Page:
|Title||Determining the age and depositional model of the Doig Phosphate Zone in northeastern British Columbia using conodont biostratigraphy|
|Author||Golding, M L; Orchard, M J; Zonneveld, J-P; Wilson, N S F|
|Source||Bulletin of Canadian Petroleum Geology vol. 63, no. 2, 2015 p. 143-170, https://doi.org/10.2113/gscpgbull.63.2.143|
|Alt Series||Earth Sciences Sector, Contribution Series 20160093|
|Media||paper; on-line; digital|
|NTS||93P; 94A; 94B|
|Area||Williston Lake; Fort St. John; Dawson Creek; Altares|
|Lat/Long WENS||-124.0000 -120.0000 57.0000 55.0000|
|Subjects||paleontology; stratigraphy; sedimentology; conodonts; biostratigraphy; modelling; depositional environment; Spathian; Anisian; Middle Triassic; sedimentary rocks; lithology; wells; phosphate;
stratigraphic analyses; transgressions; erosion; stratigraphic correlations; Doig Formation; Montney Formation; Doig Phosphate Zone; Western Canada Sedimentary Basin; Triassic|
|Program||GSC Pacific Division|
|Program||GEM: Geo-mapping for Energy and Minerals Yukon Sedimentary Basins|
|Released||2015 10 20|
|Abstract||Conodont biostratigraphy of the upper Montney and Doig formations in the subsurface of northeastern British Columbia provides the first age constraints on the boundary between these two formations.
Previously presumed to be broadly but uniformly equivalent to the Spathian-Anisian boundary, it is shown herein to be highly diachronous, ranging from Spathian to Middle Anisian in age. It is oldest in the Altares area (at 56.201389 N; 121.906667 W)
and youngest in the Dawson area (at 55.846389 N; 120.203333 W). The fact that the Montney-Doig boundary is oldest in the centre of the study area and younger in all directions suggests that the basal Doig Formation does not represent simple west-east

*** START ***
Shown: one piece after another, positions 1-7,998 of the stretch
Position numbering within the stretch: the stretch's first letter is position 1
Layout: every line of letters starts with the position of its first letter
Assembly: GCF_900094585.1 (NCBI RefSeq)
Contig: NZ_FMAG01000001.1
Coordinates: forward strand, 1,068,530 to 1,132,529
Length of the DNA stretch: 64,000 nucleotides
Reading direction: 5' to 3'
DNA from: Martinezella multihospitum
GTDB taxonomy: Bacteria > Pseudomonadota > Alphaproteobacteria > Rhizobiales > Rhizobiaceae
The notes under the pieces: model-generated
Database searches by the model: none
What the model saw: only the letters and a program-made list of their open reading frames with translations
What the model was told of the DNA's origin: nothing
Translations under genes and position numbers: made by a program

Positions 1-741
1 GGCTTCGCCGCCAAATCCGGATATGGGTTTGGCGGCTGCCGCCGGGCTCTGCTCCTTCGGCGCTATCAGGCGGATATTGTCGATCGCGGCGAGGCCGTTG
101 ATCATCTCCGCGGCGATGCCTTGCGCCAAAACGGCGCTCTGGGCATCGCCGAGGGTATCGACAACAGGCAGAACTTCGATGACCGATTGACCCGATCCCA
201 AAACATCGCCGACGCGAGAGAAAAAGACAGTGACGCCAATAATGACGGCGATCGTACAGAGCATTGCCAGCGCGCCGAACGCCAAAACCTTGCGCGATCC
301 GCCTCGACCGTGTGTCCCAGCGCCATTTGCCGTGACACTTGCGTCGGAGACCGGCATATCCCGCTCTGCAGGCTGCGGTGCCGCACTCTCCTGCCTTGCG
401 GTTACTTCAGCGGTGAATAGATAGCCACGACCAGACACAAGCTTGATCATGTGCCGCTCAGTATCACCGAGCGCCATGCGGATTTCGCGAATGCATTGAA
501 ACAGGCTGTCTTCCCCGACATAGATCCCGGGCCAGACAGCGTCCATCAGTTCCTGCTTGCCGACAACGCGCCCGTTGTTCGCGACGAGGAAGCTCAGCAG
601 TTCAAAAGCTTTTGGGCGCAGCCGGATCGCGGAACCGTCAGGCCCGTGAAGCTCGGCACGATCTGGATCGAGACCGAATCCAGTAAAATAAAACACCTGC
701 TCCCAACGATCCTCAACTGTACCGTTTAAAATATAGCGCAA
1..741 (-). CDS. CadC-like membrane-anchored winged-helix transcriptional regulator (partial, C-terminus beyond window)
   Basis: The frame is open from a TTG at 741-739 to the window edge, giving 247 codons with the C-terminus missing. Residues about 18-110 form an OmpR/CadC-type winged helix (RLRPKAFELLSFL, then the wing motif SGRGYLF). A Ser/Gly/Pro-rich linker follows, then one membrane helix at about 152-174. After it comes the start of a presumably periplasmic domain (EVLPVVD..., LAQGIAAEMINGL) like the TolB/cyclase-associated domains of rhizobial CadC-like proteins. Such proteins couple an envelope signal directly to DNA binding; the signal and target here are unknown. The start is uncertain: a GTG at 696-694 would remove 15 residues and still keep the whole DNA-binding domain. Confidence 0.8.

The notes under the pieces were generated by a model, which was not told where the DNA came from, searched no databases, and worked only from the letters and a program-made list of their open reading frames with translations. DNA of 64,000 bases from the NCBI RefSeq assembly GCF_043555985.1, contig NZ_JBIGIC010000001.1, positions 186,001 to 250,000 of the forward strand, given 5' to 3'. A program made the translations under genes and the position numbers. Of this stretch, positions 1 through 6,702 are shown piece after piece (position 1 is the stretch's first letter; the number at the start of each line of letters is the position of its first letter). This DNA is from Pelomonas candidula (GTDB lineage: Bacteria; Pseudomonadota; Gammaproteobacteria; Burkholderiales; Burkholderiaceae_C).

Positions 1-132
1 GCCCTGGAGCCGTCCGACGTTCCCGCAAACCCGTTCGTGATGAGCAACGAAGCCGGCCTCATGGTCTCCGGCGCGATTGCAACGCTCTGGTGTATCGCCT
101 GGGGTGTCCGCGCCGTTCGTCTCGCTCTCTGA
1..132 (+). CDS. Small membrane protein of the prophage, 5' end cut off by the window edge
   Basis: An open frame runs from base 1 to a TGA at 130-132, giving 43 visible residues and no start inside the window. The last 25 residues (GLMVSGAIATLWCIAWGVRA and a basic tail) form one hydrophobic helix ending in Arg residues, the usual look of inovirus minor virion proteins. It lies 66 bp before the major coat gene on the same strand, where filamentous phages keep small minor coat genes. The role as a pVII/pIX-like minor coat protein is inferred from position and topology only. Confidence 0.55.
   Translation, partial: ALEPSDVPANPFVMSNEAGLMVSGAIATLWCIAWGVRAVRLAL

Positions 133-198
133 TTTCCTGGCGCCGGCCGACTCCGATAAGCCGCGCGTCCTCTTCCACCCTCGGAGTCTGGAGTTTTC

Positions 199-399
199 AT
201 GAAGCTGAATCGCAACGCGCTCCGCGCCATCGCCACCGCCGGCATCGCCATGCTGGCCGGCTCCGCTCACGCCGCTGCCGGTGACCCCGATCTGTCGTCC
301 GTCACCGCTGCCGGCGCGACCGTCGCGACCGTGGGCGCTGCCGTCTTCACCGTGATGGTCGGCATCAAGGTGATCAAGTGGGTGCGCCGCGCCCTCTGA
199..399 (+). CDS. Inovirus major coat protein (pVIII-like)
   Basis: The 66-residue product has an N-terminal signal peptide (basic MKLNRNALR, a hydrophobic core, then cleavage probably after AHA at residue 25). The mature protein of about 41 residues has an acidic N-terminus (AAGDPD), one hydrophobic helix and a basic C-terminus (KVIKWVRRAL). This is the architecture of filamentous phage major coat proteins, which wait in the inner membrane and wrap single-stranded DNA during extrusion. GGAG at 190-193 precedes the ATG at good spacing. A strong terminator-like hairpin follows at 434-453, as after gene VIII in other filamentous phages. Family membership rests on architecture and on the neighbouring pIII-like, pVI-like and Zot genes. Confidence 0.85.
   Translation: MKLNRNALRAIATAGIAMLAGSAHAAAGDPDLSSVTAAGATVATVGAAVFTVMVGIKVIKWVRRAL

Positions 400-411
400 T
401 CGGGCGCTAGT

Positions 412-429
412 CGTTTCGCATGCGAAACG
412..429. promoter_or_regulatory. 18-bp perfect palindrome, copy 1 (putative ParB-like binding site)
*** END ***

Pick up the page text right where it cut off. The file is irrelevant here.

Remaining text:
transgression as previously thought. Rather, the Doig Formation was apparently deposited in the Altares region first and transgression must have proceeded away from this point. The lowest part of the Doig Formation, the Doig Phosphate Zone, has long
been recognised as a condensed horizon. However, it is not condensed equally throughout northeastern British Columbia. It is most condensed in the Swan and eastern Groundbirch areas, and most expanded in the Altares and western Groundbirch areas.
Together, these observations support the presence of palaeo-highs within and to the west of the Western Canada Sedimentary Basin during the Middle Triassic, a hypothesis that has been proposed previously on the basis of sedimentary thickness
variation and provenance studies. |
|Summary||(Plain Language Summary, not published)|
Conodont biostratigraphy of the upper Montney and Doig formations in the subsurface of northeastern British Columbia provides the first age constraints
on the boundary between these two formations. It is shown to be highly diachronous in age and oldest in the centre of the study area, suggesting that the basal Doig Formation does not represent simple west-east transgression as previously thought.
Furthermore, the basal Doig Phosphate Zone, long recognised as a condensed horizon, it is not condensed equally throughout the basin. These observations support the presence of palaeohighs within and to the west of the Western Canada Sedimentary
Basin during the Middle Triassic.